This upside-down world we're living in leaves us questioning not only what we are told, but distrustful that our facts might actually be fallacies. Up is down, right is left, black is white and right is wrong. Under these conditions, scrutinizing all laws for their true intent, in spite of their titles, is vital.
For example, upon close inspection of Arkansas U.S. Rep. Bruce Westerman's "Resilient Federal Forests Act of 2017," one begins to realize that what he calls "resiliency" in practice will actually translate into "cut, cut, cut." His bill is more about the resiliency of the timber industry's bottom line than it is of biologically balanced forests.
Our national forests were established to be managed for multiple uses like recreation, wildlife habitat, hunting, grasslands and watershed protection. Timber production was not supposed to dominate those other uses. However, decades of forestry wars have centered on environmentalists battling to save wildlife species and their habitats, keeping eroding soil out of creeks and rivers, valuing magnificent scenery, maintaining diversity in ecosystems, protecting endangered plants and animals and having grand trees to walk and camp beneath. These efforts have required citizen participation, which requires endless organizing and fundraising, and at times even filing lawsuits. They've had to sue for legal interpretations of just how you can preserve a tree by cutting it down, or save watersheds by polluting them, or protect wildlife by destroying their food and habitat.
While multiple uses of our forests can exist alongside timber harvesting, they cannot survive if logging is the end-all activity that laws are written to favor. No matter that the Forth District's congressman has shrouded his law under the pretext of fire prevention, by the time you reach the end of its 75 pages you realize resilient healthy forests are not the true end-game goal. Or at least you realize that a master's degree in forestry from Yale does not turn someone into an ecologist any more than George W. Bush's Yale degree in history helped him figure out which country was to blame for the Sept. 11, 2001, attacks in New York City. Much of this bill is an insult to other professional foresters.
Both fire suppression and light prescribed burning are forest management tools, but this bill, which has now passed in the Republican-controlled House of Representatives and will go to the Senate, does a lot more than deal with the fuel build-up on forest floors. It guts provisions in the National Environmental Policy Act where page after page of "categorical exclusions" essentially rip out regulations that protect threatened species and special and historic places. It shortens time for reviewing management action proposals, and if the goal is to attack a disease or bug infestation or diminish fuel loads, no new impact statements will be required if actions will affect 10,000 acres or less (that's almost 16 square miles). This size can possibly rise to 30,000 acres (almost 47 square miles) of forests no matter where they are located. And there appear to be no rules preventing these huge tracts from being close to each other, which multiplies their impact.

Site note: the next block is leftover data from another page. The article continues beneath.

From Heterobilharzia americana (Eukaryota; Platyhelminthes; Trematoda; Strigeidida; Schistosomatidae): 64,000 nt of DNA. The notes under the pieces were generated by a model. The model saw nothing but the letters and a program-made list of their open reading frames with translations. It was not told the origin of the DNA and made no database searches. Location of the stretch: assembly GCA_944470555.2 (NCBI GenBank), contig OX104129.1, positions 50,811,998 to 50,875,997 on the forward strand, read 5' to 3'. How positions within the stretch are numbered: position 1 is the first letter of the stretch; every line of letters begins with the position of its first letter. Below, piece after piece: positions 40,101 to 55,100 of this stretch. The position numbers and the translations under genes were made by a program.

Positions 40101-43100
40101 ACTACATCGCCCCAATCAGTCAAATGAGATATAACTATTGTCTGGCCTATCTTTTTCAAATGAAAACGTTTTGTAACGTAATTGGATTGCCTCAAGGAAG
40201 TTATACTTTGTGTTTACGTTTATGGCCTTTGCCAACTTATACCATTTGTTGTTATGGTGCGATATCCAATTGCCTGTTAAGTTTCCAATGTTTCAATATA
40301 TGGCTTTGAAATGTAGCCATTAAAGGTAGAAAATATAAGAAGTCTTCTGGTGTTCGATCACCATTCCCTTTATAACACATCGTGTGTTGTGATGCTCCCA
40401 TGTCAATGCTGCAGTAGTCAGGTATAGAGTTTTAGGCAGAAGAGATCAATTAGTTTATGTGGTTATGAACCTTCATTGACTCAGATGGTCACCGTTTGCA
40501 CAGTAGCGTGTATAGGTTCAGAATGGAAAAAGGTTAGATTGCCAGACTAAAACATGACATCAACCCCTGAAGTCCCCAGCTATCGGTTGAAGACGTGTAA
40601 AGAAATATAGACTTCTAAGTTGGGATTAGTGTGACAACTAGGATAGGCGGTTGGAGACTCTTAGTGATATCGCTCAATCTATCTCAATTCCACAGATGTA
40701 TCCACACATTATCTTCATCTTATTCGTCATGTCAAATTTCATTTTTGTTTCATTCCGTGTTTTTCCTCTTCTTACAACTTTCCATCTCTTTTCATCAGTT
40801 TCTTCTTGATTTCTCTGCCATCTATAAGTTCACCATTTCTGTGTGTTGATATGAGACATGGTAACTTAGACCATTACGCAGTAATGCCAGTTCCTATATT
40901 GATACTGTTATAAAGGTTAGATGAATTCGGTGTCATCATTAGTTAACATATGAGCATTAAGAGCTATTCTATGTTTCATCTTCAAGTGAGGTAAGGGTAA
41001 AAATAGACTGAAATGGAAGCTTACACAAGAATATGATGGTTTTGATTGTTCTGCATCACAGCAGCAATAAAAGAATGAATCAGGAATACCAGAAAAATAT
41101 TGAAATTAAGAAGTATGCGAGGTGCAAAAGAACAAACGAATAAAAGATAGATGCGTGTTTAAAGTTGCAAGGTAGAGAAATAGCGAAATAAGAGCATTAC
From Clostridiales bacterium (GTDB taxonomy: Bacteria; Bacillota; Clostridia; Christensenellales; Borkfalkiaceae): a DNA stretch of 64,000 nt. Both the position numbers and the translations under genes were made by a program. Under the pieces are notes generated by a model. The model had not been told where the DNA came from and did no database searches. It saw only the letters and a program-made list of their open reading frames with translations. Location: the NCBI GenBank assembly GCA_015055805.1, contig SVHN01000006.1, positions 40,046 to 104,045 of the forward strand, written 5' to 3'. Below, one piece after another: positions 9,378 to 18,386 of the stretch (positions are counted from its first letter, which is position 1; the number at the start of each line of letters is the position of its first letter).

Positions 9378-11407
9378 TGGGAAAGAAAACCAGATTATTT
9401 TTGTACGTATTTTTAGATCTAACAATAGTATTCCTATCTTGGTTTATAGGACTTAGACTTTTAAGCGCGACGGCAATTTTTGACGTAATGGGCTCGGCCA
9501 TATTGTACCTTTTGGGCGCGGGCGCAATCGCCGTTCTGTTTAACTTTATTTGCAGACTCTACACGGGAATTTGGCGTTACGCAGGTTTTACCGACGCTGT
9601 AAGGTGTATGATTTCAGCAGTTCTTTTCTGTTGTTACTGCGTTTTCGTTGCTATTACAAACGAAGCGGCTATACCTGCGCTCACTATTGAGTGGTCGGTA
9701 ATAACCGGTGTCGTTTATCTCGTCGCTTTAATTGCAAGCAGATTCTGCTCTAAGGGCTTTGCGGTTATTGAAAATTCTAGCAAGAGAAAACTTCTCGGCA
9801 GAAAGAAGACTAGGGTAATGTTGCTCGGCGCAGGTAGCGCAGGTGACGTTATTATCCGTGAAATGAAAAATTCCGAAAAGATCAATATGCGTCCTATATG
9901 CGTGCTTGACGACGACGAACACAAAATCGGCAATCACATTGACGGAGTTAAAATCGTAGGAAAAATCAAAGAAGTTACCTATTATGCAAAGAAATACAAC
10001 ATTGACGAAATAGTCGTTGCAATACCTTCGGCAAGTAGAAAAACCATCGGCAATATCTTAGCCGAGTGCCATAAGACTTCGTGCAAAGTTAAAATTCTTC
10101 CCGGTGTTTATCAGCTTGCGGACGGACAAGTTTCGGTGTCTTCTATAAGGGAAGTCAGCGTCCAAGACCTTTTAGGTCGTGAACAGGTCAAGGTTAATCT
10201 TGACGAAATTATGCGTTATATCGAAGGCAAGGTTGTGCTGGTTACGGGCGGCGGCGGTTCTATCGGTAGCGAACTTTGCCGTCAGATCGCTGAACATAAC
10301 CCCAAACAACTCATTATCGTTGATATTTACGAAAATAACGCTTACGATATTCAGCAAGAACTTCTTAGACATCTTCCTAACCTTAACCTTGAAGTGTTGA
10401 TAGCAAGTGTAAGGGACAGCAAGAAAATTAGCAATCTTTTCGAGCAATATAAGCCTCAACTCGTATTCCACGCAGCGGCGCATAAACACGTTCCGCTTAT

Growing our national forests with human-selected tree species harvested at a convenient age and size is, in reality, commercial tree farming and does not sustain anything similar to a forest ecosystem. Converting mixed woods to single species plantations is what the huge timber companies do now on their vast holdings, but never satisfied, they want these same practices in our public forests.
Additionally this bill shrinks review boards to only a few representatives and keeps them very localized, although the national forests belong to all U.S. citizens with a wide range of forest concerns. It implies that environmental lawsuits are the reason the forests haven't been managed better for fire conditions, while ignoring Forest Service personnel cutbacks, drought, and spreading land developments as major causes. Also, making citizens pay up front for a lawsuit, whether they win it or not, pretty well guarantees decisions will not be challenged even when they result in devastating damage to forests and watersheds. Critics calling environmental challenges "frivolous" have obviously never had to raise money at the grassroots level to pay for them. Those who reap profits off of public resources have little room for casting ulterior motives onto those who oppose their activities.
National forests cover more than 7 percent of Arkansas. Please tell Sens. Tom Cotton and John Boozman to listen to more than one voice about their management.
Commentary on 12/05/2017
Print Headline: Smoke gets in their eyes